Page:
The Pink Hotel by Anna Stothart
First published by Alma Books in 2011
A seventeen-year-old London girl flies to Los Angeles for the funeral of her mother Lily, from whom she was separated in her childhood. After stealing a suitcase of letters, clothes and photographs from her mum’s bedroom at the top of a hotel on Venice Beach, the girl spends her summer travelling around Los Angeles in a bid to track down the men who knew her mother. As she discovers more about Lily’s past and tries to re-enact her life, she comes to question the foundations of her own personality
The novel begins with our unnamed narrator arriving in the hotel her mother and husband owned, finding the wake in full flow, along with the booze and other substances, and a vast assortment of sleazy and unsavoury characters. She steals a suitcase from her mother’s room, and so begins a journey of discovery, of both her mother and herself….
The unnamed narrator is pretty screwed up – to put it mildly – yet she is fascinating and you want to find out more about her, and I found myself really wanting things to work out for her, although she was frustrating at times! She did often seem older than her 17 years, but I think this reflected everything she had been through over the years, and as the story progresses we find out more about the difficult relationship she has had with her father, which has no doubt led to some of her issues – and some of the choices she makes when in the States.
Although I liked the daughter as a character, one problem I had with her is that her speech didn’t quite ring true; she just didn’t speak like a 17-year-old Londoner, and I would have expected more of a contrast between her dialect and that of the other American characters.
Overall the book is very readable and I loved the LA setting and the oddball characters that the narrator brushes shoulders with on her travels. It is the plot for me that didn’t always work too well – firstly her pursuit for information about her mother never really takes off, and then just fizzles out as we focus more on the narrator herself. In fact, the blurb isn’t really that accurate I don’t think – it is more about the development of the narrator rather than that much to do with Lily and her life.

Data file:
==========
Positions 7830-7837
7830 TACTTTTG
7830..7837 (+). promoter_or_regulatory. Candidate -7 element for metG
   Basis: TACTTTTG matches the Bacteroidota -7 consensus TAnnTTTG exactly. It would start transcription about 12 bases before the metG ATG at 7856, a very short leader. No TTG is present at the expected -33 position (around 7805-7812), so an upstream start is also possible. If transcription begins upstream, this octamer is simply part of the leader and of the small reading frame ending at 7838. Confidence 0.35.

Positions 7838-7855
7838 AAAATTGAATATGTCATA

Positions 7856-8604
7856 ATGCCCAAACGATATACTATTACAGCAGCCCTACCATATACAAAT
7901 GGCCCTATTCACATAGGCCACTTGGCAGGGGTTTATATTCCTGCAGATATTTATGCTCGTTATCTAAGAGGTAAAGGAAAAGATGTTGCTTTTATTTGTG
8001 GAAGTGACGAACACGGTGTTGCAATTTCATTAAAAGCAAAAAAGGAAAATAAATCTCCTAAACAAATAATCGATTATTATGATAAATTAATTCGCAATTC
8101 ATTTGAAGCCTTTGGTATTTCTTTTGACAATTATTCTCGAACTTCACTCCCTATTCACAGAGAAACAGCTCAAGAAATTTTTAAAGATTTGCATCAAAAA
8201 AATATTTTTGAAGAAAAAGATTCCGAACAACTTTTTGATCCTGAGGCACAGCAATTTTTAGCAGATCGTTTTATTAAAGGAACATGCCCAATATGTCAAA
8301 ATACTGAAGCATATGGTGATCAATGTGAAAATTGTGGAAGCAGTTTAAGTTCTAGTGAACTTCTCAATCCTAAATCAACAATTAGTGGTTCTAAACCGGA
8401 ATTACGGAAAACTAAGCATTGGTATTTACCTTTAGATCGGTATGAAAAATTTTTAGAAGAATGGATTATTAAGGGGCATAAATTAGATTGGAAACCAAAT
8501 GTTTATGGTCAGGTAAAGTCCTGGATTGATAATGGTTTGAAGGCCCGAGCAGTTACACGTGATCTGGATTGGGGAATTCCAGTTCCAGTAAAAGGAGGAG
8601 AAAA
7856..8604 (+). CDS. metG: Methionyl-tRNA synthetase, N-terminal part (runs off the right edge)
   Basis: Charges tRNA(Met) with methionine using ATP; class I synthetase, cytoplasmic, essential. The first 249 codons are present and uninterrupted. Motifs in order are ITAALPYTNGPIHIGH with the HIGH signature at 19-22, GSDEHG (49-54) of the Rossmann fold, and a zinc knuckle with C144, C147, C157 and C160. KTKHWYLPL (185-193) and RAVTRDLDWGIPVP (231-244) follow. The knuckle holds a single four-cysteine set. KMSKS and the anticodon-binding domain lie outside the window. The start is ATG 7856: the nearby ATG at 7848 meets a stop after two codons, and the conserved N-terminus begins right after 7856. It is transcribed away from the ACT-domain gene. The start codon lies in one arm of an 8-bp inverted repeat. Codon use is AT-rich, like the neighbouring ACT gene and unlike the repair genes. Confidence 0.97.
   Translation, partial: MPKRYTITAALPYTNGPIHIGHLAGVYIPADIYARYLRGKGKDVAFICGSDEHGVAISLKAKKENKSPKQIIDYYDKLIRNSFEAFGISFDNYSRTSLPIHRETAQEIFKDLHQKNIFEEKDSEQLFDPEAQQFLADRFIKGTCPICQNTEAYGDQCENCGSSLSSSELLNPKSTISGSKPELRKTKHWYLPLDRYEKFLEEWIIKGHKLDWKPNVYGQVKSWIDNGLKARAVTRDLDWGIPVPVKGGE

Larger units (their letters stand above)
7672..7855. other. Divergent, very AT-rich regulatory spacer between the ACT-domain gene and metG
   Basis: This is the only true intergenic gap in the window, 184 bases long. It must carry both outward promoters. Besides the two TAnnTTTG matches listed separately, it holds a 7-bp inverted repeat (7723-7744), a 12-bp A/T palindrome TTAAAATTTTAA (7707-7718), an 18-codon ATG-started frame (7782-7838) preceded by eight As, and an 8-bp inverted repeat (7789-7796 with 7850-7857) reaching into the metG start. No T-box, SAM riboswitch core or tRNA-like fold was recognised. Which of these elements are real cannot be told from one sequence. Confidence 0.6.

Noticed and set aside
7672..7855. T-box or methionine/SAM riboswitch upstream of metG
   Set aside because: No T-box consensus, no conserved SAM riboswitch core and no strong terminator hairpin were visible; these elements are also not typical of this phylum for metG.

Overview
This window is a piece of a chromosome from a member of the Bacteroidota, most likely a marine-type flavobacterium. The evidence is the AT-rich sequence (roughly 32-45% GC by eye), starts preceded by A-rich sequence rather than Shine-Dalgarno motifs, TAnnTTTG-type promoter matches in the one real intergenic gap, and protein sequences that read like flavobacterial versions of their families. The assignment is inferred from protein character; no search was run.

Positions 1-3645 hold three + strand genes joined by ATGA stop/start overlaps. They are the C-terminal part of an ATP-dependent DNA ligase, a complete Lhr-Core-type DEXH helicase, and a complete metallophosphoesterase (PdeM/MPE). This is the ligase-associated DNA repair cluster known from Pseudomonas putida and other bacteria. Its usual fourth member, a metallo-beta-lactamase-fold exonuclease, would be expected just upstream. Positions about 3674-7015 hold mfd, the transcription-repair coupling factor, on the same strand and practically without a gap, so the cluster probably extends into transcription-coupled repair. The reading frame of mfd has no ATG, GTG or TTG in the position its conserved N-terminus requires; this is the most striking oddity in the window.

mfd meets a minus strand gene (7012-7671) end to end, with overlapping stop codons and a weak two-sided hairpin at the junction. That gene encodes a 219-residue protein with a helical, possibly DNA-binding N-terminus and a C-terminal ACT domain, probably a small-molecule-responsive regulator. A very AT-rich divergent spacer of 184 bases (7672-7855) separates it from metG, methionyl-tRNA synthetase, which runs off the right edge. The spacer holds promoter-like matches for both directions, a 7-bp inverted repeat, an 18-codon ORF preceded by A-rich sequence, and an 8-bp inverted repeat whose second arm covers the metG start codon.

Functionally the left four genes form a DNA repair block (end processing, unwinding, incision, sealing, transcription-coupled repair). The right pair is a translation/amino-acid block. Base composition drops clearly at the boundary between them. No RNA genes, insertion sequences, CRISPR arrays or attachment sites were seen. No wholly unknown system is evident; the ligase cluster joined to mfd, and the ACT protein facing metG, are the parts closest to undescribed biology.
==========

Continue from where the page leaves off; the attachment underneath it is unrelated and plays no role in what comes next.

Somewhere in the middle of the book I did wonder where things were heading – however by the end I was actually quite gripped even though the story had gone in a direction that was completely unexpected, and seemed at odds with the start of the novel. So despite the book not always quite working for me, I found myself wanting more at the end.
Reading The Pink Hotel was a slightly strange and surreal experience, and I didn’t know what to make of it at times. It was gritty and hard-hitting, and doesn’t hold back, yet at times it also drifted off course a bit and there were some small sections here and there which really added nothing. But despite this, and finding some bits slightly irritating and unbelievable, I really enjoyed reading it and will probably check out the author’s other two books.